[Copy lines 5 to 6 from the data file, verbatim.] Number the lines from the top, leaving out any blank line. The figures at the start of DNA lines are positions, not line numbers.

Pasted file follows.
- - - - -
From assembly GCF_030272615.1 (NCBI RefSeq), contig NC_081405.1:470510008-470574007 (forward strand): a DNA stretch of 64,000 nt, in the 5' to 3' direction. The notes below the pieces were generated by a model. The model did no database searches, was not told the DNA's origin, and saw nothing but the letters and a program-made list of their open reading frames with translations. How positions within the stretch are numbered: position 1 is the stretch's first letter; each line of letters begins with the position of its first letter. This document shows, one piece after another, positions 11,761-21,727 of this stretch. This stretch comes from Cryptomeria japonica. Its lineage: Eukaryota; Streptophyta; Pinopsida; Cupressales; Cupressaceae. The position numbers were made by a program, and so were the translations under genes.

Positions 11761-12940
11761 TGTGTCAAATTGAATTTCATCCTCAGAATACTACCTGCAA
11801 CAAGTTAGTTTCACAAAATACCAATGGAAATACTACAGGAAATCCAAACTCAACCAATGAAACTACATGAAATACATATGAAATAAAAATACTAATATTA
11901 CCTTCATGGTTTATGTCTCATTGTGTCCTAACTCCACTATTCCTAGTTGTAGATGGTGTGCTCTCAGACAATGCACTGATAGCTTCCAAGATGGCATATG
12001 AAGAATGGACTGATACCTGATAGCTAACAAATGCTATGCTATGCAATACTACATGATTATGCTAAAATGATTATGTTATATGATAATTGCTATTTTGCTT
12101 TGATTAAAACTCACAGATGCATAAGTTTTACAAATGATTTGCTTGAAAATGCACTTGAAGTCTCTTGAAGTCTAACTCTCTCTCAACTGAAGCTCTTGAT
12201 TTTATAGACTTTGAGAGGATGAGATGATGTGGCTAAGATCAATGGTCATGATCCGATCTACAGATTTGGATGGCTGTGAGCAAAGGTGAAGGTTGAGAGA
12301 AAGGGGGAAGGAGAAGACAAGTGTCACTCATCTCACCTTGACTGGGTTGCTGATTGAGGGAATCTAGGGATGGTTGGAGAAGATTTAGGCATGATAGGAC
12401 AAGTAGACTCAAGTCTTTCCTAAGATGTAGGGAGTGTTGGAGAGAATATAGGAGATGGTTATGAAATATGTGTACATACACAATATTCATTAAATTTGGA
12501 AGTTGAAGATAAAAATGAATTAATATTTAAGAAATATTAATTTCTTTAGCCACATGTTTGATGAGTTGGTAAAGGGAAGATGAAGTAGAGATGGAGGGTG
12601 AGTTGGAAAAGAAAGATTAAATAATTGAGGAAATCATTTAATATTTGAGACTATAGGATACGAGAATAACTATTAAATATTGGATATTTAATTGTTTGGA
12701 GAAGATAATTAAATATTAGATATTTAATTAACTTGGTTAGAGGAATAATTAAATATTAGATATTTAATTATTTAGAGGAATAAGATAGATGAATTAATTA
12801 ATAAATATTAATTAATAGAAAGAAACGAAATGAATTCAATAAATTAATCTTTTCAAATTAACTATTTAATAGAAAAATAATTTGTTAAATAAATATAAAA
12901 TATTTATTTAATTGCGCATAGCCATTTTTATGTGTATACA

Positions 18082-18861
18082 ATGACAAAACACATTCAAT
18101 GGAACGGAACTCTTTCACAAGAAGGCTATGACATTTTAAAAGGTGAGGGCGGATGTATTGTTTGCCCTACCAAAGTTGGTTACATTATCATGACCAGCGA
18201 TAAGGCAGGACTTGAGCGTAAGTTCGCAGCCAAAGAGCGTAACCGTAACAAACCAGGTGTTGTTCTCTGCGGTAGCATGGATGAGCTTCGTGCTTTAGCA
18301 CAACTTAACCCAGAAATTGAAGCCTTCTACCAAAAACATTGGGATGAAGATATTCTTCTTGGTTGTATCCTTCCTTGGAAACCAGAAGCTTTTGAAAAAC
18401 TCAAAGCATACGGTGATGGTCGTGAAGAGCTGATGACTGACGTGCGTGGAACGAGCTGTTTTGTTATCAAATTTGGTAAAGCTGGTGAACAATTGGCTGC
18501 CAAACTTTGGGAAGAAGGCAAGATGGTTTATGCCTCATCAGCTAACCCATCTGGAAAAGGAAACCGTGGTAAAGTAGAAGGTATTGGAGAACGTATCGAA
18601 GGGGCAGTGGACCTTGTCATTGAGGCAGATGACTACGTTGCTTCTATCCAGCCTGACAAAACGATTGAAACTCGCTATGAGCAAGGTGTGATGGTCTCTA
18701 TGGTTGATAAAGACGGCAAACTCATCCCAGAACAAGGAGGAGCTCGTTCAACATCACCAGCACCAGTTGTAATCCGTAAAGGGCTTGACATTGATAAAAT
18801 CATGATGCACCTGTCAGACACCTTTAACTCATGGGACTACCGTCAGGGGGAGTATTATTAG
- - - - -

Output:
11901 CCTTCATGGTTTATGTCTCATTGTGTCCTAACTCCACTATTCCTAGTTGTAGATGGTGTGCTCTCAGACAATGCACTGATAGCTTCCAAGATGGCATATG
12001 AAGAATGGACTGATACCTGATAGCTAACAAATGCTATGCTATGCAATACTACATGATTATGCTAAAATGATTATGTTATATGATAATTGCTATTTTGCTT